• To: This header sets the visible recipient and it can be different than RCPT TO content (in most email clients, the recipient provided using RCPT TO is visible in the Delivered-To header that is hidden by default).

Here is an example of a simple SMTP dialogue:

> MAIL FROM:<[email protected]>
< 250 OK
> RCPT TO:<[email protected]>
< 250 OK
> RCPT TO:<[email protected]>
< 250 OK
< 354 Send message content; end with <CRLF>.<CRLF>
> Content-Type: text/html
> Date: Wed, 25 Dec 2019 00:00:01
> From: Santa Claus <[email protected]>
> Subject: Your Gifts Are Here
> To: Not Naughty <[email protected]>
> Hello!
> Your gifts are here, come to the tree!
> -- 
> Santa
> .
< 250 OK

The above email would be received by [email protected] and [email protected]. However, they would see that it was sent by Santa Claus <[email protected]> (not [email protected]) and they would see that the recipient is Not Naughty <[email protected]>.

Most email libraries in web programming languages usually do not let you add envelope commands directly. However, they take the email headers that you supply and often convert them into equivalent SMTP commands. For example, if you add a BCC header, the email library may take the content of that header and create additional RCPT TO commands. With such libraries, all that the attacker needs to do is to know how to add email headers and they will be converted into equivalent SMTP commands.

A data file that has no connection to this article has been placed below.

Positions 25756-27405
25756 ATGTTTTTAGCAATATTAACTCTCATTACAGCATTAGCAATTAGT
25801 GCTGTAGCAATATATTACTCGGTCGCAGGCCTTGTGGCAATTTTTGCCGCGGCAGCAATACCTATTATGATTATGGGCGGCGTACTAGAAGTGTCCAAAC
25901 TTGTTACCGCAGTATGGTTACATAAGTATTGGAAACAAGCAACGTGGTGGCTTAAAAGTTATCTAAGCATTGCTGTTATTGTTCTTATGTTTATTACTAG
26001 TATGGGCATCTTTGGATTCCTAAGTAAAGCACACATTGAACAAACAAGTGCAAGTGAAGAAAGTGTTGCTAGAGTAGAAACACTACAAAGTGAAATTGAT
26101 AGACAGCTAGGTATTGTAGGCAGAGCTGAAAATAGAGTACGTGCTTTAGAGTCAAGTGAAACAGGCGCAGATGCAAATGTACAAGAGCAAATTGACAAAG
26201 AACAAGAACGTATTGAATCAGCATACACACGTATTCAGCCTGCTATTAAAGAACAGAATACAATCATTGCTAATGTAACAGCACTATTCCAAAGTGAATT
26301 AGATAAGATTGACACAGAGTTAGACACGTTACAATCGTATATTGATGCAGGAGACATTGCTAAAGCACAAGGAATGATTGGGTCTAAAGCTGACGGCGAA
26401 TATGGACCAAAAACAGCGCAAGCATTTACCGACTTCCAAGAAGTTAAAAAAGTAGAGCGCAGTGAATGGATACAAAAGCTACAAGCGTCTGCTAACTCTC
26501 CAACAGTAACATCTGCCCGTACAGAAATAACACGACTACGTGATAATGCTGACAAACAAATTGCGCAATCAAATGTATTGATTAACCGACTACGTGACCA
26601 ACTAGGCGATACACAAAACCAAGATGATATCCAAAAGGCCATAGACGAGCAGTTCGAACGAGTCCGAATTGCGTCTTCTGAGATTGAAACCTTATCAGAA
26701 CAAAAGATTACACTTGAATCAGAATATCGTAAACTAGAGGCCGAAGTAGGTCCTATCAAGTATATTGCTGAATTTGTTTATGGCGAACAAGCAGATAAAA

Vulnerable Code

The following PHP code is an example of a typical contact form that is vulnerable to email header injection. It takes the name and email address from the input fields and prepares a list of headers for the email.

if(isset($_POST['name'])) {
  $name = $_POST['name'];
  $replyto = $_POST['replyTo'];
  $message = $_POST['message'];
  $to = 'root@localhost';
  $subject = 'My Subject';
  // Set SMTP headers
  $headers = "From: $name n" .
  "Reply-To: $replyto";
  mail($to, $subject, $message, $headers); 

A typical genuine POST request would be as follows:

POST /contact.php HTTP/1.1
name=Anna Smith&[email protected]&message=Hello

An attacker could abuse this contact form by sending the following POST request:

POST /contact.php HTTP/1.1
name=Best Productnbcc: [email protected]&[email protected]&message=Buy my product!